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February 25, 2017

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Under the Right Conditions... (Part 1)

June 25, 2018

 

In December the small town of Newtown Connecticut became all of a sudden very well known, but for all the wrong reason. I don’t need to go into what happened there, because everyone knows. There are many aspects of what happened there that, from a Buddhist point of view, I could talk about. But without going on about such a tragedy I will talk about one point in particular. After the killings people from various religions were interviewed by television stations. Priests were at a loss to explain what made someone do such a thing. How could their religion explain this? The answer is that it couldn’t. Not knowing what else to say, people threw out the word ‘evil’ to explain the person behind the crimes. I also heard this word being used by supporters of guns rights. On the other hand people who support gun control would say the killer was ‘sick’ or ‘deranged’, indicating some kind of illness. I go along with this belief. This man must have had some kind of mental illness to be able to inflict such damage. To me saying he was ‘evil’ was an excuse, or an excuse for not having an answer. For those who are pro gun rights, saying that the killer was ‘evil’ is a way of protecting their right to own guns, because they know that since such a mass shooting of children is rare, therefore ‘evil people’ are also rare, so guns cannot be blamed. “Guns don’t kill. It’s the people who use the guns, that kill” has been bandied about frequently. It seems this is a convenient way to explain the killer, Adam Lanza. 

 

 But doesn’t this explanation of ‘evil’ agree with the Buddhist perspective of human beings? And since I am a Shinran follower, should I agree with this explanation? Master Shinran said about himself, “My evil nature knows no end” after his true self was revealed to him. Since I am a Shinran follower, wouldn’t it make sense that I agree with people when they say that the reason why this person committed this murder was because he was ‘evil’? Logically it would seem so, but it is not so simple, and Shinran’s statement requires an explanation.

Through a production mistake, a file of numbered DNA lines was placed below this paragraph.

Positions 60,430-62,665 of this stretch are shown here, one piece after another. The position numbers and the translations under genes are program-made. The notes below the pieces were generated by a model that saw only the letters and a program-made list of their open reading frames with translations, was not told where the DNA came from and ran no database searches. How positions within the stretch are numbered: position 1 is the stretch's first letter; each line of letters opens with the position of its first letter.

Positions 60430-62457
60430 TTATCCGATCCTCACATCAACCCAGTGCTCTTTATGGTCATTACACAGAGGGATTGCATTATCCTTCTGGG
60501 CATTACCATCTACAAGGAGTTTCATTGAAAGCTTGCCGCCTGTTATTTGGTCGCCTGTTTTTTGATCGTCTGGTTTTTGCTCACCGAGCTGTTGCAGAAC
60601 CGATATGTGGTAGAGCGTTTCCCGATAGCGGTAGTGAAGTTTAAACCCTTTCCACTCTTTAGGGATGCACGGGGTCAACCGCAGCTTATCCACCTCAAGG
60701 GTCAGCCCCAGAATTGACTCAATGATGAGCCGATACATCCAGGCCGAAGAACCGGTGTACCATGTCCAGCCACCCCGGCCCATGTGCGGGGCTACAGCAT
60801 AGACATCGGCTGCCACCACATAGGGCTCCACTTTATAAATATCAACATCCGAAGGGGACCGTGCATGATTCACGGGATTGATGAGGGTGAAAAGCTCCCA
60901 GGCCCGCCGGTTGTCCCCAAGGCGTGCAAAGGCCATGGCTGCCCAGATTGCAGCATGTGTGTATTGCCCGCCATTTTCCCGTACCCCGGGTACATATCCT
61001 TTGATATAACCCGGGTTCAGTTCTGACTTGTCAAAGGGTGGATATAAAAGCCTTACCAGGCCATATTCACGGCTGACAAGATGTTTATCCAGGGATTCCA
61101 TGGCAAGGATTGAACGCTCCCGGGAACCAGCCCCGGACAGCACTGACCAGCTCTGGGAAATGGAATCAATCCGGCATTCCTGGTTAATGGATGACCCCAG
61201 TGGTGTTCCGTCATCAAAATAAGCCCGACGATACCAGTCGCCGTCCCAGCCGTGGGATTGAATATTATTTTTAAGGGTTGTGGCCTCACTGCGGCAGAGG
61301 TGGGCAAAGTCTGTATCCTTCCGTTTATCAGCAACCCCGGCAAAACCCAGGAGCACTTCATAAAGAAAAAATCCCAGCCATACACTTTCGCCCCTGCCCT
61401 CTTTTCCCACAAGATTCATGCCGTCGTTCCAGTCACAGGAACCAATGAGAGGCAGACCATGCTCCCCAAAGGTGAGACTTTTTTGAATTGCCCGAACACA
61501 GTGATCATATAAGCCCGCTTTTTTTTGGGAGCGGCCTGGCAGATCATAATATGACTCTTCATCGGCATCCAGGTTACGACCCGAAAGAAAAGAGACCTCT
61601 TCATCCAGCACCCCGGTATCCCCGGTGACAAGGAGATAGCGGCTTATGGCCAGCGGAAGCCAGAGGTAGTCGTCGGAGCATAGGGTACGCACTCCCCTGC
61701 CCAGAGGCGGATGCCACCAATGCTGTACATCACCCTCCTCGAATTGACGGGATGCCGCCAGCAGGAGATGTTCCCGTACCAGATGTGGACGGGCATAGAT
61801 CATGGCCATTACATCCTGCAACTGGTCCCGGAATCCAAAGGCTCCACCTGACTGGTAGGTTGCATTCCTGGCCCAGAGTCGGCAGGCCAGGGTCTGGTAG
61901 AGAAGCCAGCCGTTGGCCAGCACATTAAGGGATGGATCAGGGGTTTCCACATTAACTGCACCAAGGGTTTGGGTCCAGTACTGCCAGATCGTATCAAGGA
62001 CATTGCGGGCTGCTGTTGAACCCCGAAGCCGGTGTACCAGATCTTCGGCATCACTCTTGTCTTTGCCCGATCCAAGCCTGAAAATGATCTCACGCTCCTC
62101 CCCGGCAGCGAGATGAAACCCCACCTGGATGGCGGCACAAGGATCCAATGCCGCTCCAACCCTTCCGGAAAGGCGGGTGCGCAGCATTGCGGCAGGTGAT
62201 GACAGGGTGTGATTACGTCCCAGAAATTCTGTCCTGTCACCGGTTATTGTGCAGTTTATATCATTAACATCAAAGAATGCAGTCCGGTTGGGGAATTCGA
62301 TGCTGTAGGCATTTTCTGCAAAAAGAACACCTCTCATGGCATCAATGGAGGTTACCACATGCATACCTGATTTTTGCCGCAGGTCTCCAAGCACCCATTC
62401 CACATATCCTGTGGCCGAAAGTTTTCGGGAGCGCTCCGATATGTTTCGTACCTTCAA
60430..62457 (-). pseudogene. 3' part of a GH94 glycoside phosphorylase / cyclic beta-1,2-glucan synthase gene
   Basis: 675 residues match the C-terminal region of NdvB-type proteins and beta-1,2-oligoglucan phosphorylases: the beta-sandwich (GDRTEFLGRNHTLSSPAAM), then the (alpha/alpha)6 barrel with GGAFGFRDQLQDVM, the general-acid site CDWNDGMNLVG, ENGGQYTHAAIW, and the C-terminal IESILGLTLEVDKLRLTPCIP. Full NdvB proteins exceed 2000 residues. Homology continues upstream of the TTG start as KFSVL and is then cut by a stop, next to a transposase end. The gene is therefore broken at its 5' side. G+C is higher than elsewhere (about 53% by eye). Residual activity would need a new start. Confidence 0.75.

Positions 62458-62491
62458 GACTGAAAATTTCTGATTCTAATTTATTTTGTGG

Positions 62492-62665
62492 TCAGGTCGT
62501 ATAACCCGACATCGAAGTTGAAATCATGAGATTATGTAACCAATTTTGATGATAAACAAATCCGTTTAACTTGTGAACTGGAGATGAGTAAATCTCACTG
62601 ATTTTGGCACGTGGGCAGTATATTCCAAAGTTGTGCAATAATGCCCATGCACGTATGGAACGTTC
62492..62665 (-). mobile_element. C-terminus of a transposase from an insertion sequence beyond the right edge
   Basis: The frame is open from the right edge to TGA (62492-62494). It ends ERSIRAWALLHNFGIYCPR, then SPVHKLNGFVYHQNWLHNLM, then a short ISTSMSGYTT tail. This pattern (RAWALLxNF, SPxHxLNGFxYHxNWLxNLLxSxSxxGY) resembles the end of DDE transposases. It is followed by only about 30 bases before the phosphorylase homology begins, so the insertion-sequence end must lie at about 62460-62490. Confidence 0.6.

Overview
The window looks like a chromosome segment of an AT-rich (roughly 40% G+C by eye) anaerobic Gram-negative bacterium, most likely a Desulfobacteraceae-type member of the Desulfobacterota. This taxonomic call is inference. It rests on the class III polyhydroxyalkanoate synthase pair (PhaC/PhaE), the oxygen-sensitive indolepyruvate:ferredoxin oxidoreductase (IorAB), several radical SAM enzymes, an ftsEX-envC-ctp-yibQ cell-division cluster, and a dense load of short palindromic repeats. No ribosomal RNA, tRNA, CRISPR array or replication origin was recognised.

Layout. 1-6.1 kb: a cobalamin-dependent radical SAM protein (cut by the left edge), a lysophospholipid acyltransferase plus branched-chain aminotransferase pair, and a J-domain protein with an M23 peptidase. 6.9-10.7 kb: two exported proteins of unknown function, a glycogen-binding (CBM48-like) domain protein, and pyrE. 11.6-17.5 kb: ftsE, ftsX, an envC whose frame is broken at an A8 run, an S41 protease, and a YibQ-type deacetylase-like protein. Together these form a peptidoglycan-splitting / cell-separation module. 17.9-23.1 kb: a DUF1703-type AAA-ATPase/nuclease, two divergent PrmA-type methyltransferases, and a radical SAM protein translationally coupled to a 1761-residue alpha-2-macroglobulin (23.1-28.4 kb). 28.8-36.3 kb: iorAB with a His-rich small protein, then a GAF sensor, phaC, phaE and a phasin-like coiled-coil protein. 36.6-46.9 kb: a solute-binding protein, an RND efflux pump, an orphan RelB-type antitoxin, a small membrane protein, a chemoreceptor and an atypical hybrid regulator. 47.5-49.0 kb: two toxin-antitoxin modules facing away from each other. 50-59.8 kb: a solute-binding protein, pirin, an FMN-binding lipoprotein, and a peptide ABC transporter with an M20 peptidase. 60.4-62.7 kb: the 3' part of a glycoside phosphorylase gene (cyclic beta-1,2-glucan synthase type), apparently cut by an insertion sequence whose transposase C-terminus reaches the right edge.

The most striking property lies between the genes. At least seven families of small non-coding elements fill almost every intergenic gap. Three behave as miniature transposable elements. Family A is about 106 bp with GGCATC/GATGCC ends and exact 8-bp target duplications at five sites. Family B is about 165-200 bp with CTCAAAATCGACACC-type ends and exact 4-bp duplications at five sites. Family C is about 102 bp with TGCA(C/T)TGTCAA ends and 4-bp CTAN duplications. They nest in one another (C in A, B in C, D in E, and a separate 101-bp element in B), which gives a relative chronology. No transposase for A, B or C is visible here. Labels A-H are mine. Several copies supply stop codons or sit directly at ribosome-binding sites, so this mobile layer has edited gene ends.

For someone to come out and say such and such a person is ‘evil’ is a statement based on a matter of convenience. It is human judgment. Buddhism explains this in the metaphor of the three mirrors. It explains that we see ourselves through ‘mirrors’. The first is the mirror of Others; the second is the mirror of the Self, and the third is the mirror of Buddha. It is explained that only the mirror of Buddha can be relied upon because the other two have the following flaws: The mirror of Others is based on convenience. We label someone ‘good’ when they are convenient to us, and ‘bad’ when they are an inconvenience. This explains why people who support gun rights label the killer as ‘evil’ to explain his actions. The mirror of Self is flawed because of human conceit. We can’t see ourselves in a bad light. Even if we do see something bad about ourselves, we take pride in being able to see bad in us. However, the mirror of Buddha is completely different. This mirror is based not on human perception, but on the wisdom of Buddha. In his Letters Master Rennyo wrote that the Buddhas of the universe abandoned all people because our evil was too heavy for us to be saved. However, because of our conceit we are unable to see this nature of ours. The only way for us to see it is to have our minds illuminated by the power of Amida’s light. In an instant, when our darkness of mind is eliminated, our true self is revealed for the first time and this knowledge remains with us till we die. It is only when our mind is revealed with this knowledge that we can truly say that we are ‘evil’. Everything else before that is human conceit or convenience. 


To be continued...

 

Frank Costelloe, USA

 

Source: The Buddhist Village Times #24 | 2013, Under the Right Conditions... (Part 1)

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